Chinese startups conduct hot fire tests for mini version of SpaceX’s Starship

HELSINKI — A Chinese launch startup has performed hot fire tests as part of development of a planned reusable stainless-steel rocket apparently inspired by SpaceX’s Starship.

Space Epoch recently performed a series of tests of a 4.2-meter-diameter stainless steel propellant tank combined with a Longyun-70 methane-liquid oxygen engine developed by engine maker Jiuzhou Yunjian. The tests took place at Jiuzhou Yunjian’s test site in Anhui Province.

The tests are part of Beijing-based Space Epoch earlier revealed plans to develop a 64-meter-tall stainless steel launcher capable of lifting 6.5 tons to a 1,100-kilometer-altitude sun-synchronous orbit. The launcher will be able to be reused up to 20 times.

The static fire tests included ignition and restart tests and ignition with low levels of propellant. The combined breakthrough of stainless steel storage tanks and liquid oxygen methane technology has laid a solid foundation for subsequent rocket flight tests, Jiuzhou Yunjian said in a statement.

SpaceX is meanwhile edging towards its first orbital launch attempt of the 120-meter-high, 9-meter-diameter Starship at its Starbase test site in Boca Chica, Texas.

As well as being inspired by SpaceX in terms of the combination of stainless steel tanks and methane-LOX engines, Space Epoch is also using an iterative approach, using a style akin to the SN/serial number designations for Starship development.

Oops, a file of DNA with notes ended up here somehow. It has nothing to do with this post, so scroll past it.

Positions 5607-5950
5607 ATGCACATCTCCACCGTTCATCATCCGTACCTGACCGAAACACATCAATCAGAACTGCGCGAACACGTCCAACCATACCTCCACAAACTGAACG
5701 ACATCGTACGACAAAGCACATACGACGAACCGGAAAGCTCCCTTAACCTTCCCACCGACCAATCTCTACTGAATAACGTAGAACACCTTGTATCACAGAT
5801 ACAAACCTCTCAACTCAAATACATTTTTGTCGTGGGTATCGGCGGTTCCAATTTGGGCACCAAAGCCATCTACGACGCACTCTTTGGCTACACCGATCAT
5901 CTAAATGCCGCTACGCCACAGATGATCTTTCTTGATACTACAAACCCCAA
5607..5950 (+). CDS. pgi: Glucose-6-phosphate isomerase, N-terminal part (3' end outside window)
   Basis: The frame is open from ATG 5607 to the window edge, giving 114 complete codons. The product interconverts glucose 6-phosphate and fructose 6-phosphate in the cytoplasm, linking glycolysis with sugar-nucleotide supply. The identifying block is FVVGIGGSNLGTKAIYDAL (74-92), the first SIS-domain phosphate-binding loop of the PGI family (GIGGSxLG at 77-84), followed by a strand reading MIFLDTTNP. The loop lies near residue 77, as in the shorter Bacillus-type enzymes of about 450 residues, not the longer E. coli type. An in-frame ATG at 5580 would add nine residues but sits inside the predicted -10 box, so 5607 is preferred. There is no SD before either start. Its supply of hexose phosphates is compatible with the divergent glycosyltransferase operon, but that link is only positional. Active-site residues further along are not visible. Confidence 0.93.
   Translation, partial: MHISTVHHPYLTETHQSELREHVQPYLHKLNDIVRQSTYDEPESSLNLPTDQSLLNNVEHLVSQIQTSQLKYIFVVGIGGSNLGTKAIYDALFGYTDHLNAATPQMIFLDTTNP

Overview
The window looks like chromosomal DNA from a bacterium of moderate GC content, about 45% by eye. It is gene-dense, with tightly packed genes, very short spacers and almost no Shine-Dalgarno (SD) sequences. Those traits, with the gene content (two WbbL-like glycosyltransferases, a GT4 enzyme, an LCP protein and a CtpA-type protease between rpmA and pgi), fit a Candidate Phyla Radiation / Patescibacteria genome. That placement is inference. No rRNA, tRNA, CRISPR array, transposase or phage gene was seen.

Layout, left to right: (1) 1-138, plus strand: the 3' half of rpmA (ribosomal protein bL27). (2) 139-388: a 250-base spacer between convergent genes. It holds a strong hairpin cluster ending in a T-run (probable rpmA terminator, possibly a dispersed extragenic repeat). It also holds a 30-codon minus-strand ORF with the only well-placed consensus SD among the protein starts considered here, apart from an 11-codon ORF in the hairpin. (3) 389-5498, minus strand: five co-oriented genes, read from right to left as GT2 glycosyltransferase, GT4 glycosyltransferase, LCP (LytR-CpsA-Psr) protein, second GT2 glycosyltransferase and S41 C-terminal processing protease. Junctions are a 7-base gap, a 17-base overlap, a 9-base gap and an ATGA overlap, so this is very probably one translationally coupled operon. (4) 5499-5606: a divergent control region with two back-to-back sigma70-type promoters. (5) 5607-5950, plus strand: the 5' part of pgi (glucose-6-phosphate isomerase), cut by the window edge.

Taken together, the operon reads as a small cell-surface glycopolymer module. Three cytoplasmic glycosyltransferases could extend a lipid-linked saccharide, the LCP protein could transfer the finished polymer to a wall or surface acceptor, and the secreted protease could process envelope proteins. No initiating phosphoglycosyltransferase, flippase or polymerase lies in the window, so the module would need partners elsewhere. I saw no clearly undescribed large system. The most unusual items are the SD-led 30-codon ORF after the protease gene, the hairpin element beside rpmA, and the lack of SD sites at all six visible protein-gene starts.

XZH-1 D1 was used for the recent combined system test. XZH-1 D2 will be used for a first suborbital sea splashdown recovery test during 2023.

Space Epoch is a most recent new entrant into China’s nascent commercial launch sector and has big ambitions. It secured an undisclosed amount of angel round of funding in August last year and later conducted pressure tests on 3-meter-diameter and 4-meter-diameter thin-walled stainless steel tanks.

Its press releases state that it is determined to become the leader of China’s interplanetary transportation system and contribute to the country’s national space infrastructure and requirement for increased launch capacity. 

The firm also says it is targeting markets including point-to-point transportation, space tourism, space station construction, deep space exploration and planetary defense.

Jiuzhou Yunjian is a rocket engine startup founded in 2017 and was earlier selected by new Chinese launch startup Rocket Pi to power its Darwin-1 rocket, which could launch as soon as this year.

The state-owned Shanghai Academy of Spaceflight Technology (SAST), a major subsidiary of China’s main space contractor CASC, is apparently considering using Jiuzhou Yunjian’s reusable 70-ton-thrust open cycle Longyun engines for its own potential answer to the Starship challenge.

CASC’s other  major rocket-making arm, the China Academy of Launch Vehicle Technology (CALT), has also presented a concept for a launcher drawing on the vision of Starship.

China’s first methane-LOX rocket and first commercial-developed liquid launcher, Zhuque-2, had a test flight last month. It failed to reach orbit following an issue with its second stage vernier engines.

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